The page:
POLICIES encouraging bus and bike use have been described as 'nonsense' by readers angry at the recent closure of Coniston's Yewdale Road Car Park.

Phil Johnston lodged an appeal at the end of 2021 after the Lake District National Park Authority refused his plan to turn Lands Field in Yewdale Road, Coniston, into a seasonal car park.

Signs have now gone up on the gate to the car park saying: 'Closed'.

The plan would have seen the field be used as a seasonal 200-space car park, to be used between March 1 and November 5 each year, so that Coniston could accommodate the influx of visitors during the warmer months.

 

lakesailor said: "The nonsense policy of the LDNPA of encouraging National Park usage whilst imagining that people will come on the train and use bikes to travel about needs addressing by logic.

"If there are fewer parking spaces, the extra visitors merely circulate the honey-pot destinations, in their vehicles, until a space appears, causing more congestion and pollution."

lou48 said: "The residents in Coniston are living within the NP, where others wish to visit and enjoy the scenery. They need to welcome things to ease congestion during the busy months, as it won't stop people from coming.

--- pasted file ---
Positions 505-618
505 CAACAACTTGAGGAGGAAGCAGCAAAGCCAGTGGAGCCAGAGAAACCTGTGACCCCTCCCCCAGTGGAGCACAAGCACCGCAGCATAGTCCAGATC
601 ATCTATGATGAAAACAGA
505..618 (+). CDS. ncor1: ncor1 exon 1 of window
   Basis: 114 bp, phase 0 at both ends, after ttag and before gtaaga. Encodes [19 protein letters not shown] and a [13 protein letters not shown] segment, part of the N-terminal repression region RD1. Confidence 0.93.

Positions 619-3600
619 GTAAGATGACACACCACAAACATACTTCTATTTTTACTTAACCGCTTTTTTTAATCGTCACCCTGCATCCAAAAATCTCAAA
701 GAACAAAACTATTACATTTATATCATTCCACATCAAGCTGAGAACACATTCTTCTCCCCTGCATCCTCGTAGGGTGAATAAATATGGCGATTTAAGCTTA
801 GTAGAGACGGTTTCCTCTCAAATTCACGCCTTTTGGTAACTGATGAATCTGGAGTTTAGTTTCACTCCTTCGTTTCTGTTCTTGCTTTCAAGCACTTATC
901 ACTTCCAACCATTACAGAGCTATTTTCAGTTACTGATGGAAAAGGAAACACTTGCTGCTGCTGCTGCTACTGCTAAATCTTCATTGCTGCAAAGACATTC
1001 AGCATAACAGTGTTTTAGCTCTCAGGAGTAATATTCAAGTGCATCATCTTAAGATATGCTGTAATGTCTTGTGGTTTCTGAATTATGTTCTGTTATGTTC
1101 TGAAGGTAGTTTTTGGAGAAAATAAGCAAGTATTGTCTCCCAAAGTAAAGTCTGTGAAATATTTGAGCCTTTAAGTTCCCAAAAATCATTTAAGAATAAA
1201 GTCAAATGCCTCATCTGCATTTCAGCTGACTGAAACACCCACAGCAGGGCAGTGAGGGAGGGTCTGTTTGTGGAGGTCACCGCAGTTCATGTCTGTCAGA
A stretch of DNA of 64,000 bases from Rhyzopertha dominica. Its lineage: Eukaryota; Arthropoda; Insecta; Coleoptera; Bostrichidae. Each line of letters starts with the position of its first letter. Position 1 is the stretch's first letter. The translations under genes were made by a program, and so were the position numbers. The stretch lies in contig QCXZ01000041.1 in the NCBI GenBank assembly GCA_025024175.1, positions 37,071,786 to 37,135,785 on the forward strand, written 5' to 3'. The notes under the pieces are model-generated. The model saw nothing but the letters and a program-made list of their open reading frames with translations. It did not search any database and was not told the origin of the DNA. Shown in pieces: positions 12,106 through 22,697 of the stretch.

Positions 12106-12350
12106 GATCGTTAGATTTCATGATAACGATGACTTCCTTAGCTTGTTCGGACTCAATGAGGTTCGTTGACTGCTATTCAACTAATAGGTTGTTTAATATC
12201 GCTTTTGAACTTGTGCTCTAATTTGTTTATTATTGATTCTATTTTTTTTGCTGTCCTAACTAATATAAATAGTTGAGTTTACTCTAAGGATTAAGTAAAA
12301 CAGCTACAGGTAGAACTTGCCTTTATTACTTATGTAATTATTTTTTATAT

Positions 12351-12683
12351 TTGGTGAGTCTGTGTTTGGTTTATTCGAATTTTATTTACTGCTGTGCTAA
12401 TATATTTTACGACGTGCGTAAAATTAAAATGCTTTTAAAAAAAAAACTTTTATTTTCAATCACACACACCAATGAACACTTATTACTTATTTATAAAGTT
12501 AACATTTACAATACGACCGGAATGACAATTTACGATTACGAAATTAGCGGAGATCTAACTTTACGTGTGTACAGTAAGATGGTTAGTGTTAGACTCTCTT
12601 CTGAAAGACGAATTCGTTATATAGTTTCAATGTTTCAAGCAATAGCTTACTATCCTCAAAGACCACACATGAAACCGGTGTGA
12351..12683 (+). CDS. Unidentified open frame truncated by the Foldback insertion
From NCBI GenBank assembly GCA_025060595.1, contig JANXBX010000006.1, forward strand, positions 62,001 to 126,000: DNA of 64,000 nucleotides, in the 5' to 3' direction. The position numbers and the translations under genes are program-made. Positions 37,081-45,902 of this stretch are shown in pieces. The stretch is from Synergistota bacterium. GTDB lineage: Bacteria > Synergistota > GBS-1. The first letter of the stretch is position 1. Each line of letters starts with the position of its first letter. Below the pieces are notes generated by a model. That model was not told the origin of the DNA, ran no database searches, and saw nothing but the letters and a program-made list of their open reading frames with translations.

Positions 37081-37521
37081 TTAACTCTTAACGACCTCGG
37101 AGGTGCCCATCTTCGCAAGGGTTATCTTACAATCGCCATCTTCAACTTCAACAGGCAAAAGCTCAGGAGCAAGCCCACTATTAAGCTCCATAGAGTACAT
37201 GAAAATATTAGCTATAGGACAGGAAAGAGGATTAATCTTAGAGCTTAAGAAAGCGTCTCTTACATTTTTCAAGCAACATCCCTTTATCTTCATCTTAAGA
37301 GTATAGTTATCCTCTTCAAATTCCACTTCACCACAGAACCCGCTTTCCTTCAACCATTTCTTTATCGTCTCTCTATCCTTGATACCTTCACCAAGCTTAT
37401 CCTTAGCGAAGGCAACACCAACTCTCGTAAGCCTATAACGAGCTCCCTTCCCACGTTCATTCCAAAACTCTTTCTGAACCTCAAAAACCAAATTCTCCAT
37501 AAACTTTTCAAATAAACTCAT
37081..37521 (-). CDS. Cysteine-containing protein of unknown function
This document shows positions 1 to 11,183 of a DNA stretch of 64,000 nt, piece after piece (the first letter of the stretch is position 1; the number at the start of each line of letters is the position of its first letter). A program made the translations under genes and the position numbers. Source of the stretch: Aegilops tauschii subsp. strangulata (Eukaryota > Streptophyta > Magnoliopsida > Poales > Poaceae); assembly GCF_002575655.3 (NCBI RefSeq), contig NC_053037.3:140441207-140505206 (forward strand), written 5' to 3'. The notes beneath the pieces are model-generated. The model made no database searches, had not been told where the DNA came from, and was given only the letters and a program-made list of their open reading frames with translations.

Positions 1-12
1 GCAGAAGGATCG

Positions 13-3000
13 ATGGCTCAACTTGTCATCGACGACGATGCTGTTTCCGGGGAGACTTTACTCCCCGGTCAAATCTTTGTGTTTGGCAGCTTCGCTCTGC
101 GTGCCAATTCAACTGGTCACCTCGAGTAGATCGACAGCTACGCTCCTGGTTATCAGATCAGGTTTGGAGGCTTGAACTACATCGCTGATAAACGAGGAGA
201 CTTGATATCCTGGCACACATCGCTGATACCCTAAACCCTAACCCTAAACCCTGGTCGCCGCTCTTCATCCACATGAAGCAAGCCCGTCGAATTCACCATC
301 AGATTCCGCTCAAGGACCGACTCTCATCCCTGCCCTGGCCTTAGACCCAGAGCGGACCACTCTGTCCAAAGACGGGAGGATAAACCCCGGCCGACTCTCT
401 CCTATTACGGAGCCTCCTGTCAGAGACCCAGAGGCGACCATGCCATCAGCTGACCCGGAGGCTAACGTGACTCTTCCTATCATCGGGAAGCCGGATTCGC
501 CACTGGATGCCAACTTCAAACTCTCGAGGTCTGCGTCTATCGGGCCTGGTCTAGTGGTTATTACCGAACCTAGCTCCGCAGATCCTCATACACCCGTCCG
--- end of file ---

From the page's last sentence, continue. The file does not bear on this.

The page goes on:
"Shut tourism down and there would be nothing left for people to make a living there."

tiger0cub said: "There are two other car parks in Coniston: one at the tourist centre and another at the old railway site.

"I think if permission had been allowed it would have eventually turned into a glamping site which was originally refused."

Shovel or Spade? said: "The answer is not to keep bringing visitor cars into the National Park but keep them out. Investment is needed for proper park and ride services running regular reliable small buses into the popular tourist areas from hubs outside the park and further shuttle links in between.

"Also, there should be more investment into developing alternative employment sites around the edges of the Park especially for many online-enabled businesses to reduce reliance on tourism."